“We’ll make the unions understand full well that they are not needed, not wanted, and not welcome in the State of South Carolina,” Gov. Nikki Haley declared in her recent State of the State address. “I love that we are one of the least unionized states in the country. It is an economic development tool unlike any other.”
While treating unions as pariahs, Haley celebrated corporations. During her speech she asked representatives of a dozen companies that have invested in the state to stand up and take a bow.
Haley’s brazen expression of anti-union animus is a sign of the times. From statehouses and Congressional hearing rooms to corporate boardrooms and bankruptcy courts, organized labor is under attack. Union strength has been waning for many years as a result of structural changes in the economy and dysfunctional labor laws. Foes of unions are now acting aggressively to try to hasten that decline.
Last year, apologists for the effort to eradicate public sector collective bargaining rights in states like Wisconsin insisted that it was not an assault on unions in general. Yet these days private sector union members are in the crosshairs as well. Indiana, in the heart of the industrial Midwest, recently enacted a “right to work” law, the first state to take this deliberate step to weaken unions in more than a decade. Legislators in states such as South Carolina that are already in the “right to work” camp are considering bills that would make it even more difficult for unions to operate.
Meanwhile, in Congress, the House Oversight Committee recently held a hearing meant to give the inaccurate impression that unions are misusing dues money for political activity. Committee Chair Darrell Issa seems intent on hamstringing legitimate union political involvement at a time when corporate influence over politics is growing by leaps and bounds in the wake of the Citizens United ruling.
House Education and the Workforce Committee Chair John Kline, still furious over the Obama Administration’s recess appointments to the National Labor Relations Board, has warned that it may be necessary to “overhaul” the National Labor Relations Act (Labor Relations Week, 2/8/2012), undoubtedly in a way very different from labor’s unsuccessful push for an Employee Free Choice Act.
Overt anti-unionism is not limited to the maneuvers of conservative politicians. Major employers are taking their own steps to undermine collective bargaining. As the New York Times has pointed out, companies are making unprecedented use of lockouts, while strikes have become exceedingly rare. More than 1,300 workers at seven American Crystal Sugar plants in Minnesota, North Dakota and Iowa have been locked out for more than five months, while 1,000 union members at a Cooper Tire & Rubber plant in Findlay, Ohio have been in the same situation since late November. Across the border in Ontario, U.S.-based Caterpillar Inc. locked out 450 workers at a locomotive plant and then shut down the facility.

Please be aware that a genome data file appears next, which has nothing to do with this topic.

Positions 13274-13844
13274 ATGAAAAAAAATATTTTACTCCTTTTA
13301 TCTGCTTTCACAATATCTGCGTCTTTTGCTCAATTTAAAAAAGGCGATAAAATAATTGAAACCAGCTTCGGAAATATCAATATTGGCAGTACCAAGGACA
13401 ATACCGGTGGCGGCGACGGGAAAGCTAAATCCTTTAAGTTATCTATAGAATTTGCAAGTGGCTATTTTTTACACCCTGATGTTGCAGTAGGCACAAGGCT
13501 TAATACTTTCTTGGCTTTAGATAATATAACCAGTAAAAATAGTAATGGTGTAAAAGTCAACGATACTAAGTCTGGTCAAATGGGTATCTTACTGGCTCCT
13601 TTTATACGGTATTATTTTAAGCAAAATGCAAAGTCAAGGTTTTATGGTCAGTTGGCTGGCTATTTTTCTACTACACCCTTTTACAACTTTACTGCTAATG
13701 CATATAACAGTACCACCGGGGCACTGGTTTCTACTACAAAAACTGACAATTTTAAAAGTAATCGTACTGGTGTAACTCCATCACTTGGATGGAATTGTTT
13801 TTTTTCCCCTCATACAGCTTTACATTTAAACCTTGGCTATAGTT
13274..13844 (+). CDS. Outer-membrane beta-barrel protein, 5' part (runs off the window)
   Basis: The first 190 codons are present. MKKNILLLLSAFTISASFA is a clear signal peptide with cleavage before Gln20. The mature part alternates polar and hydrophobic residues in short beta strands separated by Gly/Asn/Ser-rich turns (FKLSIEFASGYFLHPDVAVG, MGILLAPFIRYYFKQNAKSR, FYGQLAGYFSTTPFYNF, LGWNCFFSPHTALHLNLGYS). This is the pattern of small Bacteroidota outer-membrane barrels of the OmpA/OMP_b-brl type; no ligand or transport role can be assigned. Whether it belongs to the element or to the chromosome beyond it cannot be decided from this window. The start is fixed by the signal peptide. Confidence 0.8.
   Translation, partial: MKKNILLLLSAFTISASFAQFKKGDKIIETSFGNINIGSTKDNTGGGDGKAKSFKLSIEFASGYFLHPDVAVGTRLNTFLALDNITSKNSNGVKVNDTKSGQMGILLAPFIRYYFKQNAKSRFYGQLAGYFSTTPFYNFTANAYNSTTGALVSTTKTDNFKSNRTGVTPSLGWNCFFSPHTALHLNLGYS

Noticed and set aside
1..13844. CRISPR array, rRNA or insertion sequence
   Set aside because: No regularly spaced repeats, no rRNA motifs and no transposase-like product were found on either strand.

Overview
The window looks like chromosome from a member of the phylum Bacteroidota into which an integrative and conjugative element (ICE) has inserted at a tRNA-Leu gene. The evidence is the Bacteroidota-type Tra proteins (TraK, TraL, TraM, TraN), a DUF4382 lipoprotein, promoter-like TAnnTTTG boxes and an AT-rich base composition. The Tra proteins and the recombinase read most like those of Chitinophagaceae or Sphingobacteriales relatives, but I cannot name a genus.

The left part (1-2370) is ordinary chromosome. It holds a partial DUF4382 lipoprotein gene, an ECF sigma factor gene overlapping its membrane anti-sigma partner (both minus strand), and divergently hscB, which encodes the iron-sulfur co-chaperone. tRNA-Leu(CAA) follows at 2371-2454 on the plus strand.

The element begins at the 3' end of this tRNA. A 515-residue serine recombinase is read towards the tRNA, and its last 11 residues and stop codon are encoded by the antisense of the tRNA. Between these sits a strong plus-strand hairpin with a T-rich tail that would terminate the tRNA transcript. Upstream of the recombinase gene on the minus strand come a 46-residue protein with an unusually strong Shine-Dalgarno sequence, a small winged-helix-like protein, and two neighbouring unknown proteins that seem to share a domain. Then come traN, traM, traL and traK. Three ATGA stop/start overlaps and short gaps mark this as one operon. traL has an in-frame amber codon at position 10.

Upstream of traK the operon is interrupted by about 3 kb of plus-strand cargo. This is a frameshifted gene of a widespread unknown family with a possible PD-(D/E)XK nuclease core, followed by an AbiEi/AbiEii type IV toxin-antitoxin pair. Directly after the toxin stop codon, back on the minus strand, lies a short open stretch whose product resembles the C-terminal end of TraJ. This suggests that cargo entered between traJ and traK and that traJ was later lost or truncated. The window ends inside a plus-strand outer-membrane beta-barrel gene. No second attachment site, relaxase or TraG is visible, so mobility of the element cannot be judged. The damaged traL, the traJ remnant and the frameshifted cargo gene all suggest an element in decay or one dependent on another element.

Other employers are trying to avoid strongholds of organized workers. For example, transnational grain exporter EGT has been trying to sidestep the Longshore union and use scab labor at its Longview port in Washington State.
Unions are also under assault in the bankruptcy courts, where companies are making strategic use of Chapter 11 filings. Hostess Brands, Inc., maker of Twinkies and Wonder Bread, is seeking court approval to rid itself of 296 collective bargaining agreements with 141 Teamster locals and 35 locals of the Bakery, Confectionery, Tobacco Workers and Grain Millers union. At the same time, American Airlines is seeking to use the bankruptcy process to gut its union contracts through massive layoffs, termination of pension plans and decimation of health coverage.
Unions have been far from passive in responding to the onslaught, but high rates of unemployment make it difficult for them to maintain a very militant posture. After charging that Boeing was engaging in anti-union retaliation by expanding its Dreamliner production in South Carolina rather than in Washington State, the Machinists struck a deal in which the company was able to maintain its facility in the right-to-work state while agreeing to use union members in the Seattle area for another new aircraft. The CWA suspended its strike against Verizon last summer without getting a new contract but has kept up a campaign against the company’s demands for severe contract concessions. The UFCW is once again trying to organize workers at Wal-Mart, but the union is putting much of its energy into building an employee association not designed to engage in collective bargaining.
What passes for good news in labor circles is the recent announcement by the Labor Department that the number of U.S. workers represented by a union held steady in 2011 rather than declining. Union membership in the private sector as a whole also remained unchanged at 6.9 percent.
One of the many reasons to hope that the economic recovery builds some real momentum is that it would greatly improve the prospects for a revived labor movement capable of beating back the deunionization agenda and putting a brake on economic polarization.